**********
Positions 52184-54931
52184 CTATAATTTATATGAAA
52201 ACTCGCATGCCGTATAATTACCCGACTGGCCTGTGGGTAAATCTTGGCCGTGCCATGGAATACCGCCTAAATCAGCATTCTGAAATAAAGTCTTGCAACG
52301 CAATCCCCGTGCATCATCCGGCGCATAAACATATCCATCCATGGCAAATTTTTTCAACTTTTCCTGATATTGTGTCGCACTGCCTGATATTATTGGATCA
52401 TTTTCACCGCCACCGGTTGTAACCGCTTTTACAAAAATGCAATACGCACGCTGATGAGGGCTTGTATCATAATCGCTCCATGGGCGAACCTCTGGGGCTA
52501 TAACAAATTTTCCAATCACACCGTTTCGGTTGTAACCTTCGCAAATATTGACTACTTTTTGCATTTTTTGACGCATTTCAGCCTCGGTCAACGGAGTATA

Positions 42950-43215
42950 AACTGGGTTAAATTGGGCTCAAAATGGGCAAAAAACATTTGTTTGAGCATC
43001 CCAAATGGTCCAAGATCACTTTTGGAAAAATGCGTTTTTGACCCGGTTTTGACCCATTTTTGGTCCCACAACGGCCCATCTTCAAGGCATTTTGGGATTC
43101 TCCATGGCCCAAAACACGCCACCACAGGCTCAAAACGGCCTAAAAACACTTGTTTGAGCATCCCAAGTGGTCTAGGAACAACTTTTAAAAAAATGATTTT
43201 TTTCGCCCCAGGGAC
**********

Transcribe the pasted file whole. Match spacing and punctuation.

Positions 52184-54931
52184 CTATAATTTATATGAAA
52201 ACTCGCATGCCGTATAATTACCCGACTGGCCTGTGGGTAAATCTTGGCCGTGCCATGGAATACCGCCTAAATCAGCATTCTGAAATAAAGTCTTGCAACG
52301 CAATCCCCGTGCATCATCCGGCGCATAAACATATCCATCCATGGCAAATTTTTTCAACTTTTCCTGATATTGTGTCGCACTGCCTGATATTATTGGATCA
52401 TTTTCACCGCCACCGGTTGTAACCGCTTTTACAAAAATGCAATACGCACGCTGATGAGGGCTTGTATCATAATCGCTCCATGGGCGAACCTCTGGGGCTA
52501 TAACAAATTTTCCAATCACACCGTTTCGGTTGTAACCTTCGCAAATATTGACTACTTTTTGCATTTTTTGACGCATTTCAGCCTCGGTCAACGGAGTATA

Positions 42950-43215
42950 AACTGGGTTAAATTGGGCTCAAAATGGGCAAAAAACATTTGTTTGAGCATC
43001 CCAAATGGTCCAAGATCACTTTTGGAAAAATGCGTTTTTGACCCGGTTTTGACCCATTTTTGGTCCCACAACGGCCCATCTTCAAGGCATTTTGGGATTC
43101 TCCATGGCCCAAAACACGCCACCACAGGCTCAAAACGGCCTAAAAACACTTGTTTGAGCATCCCAAGTGGTCTAGGAACAACTTTTAAAAAAATGATTTT
43201 TTTCGCCCCAGGGAC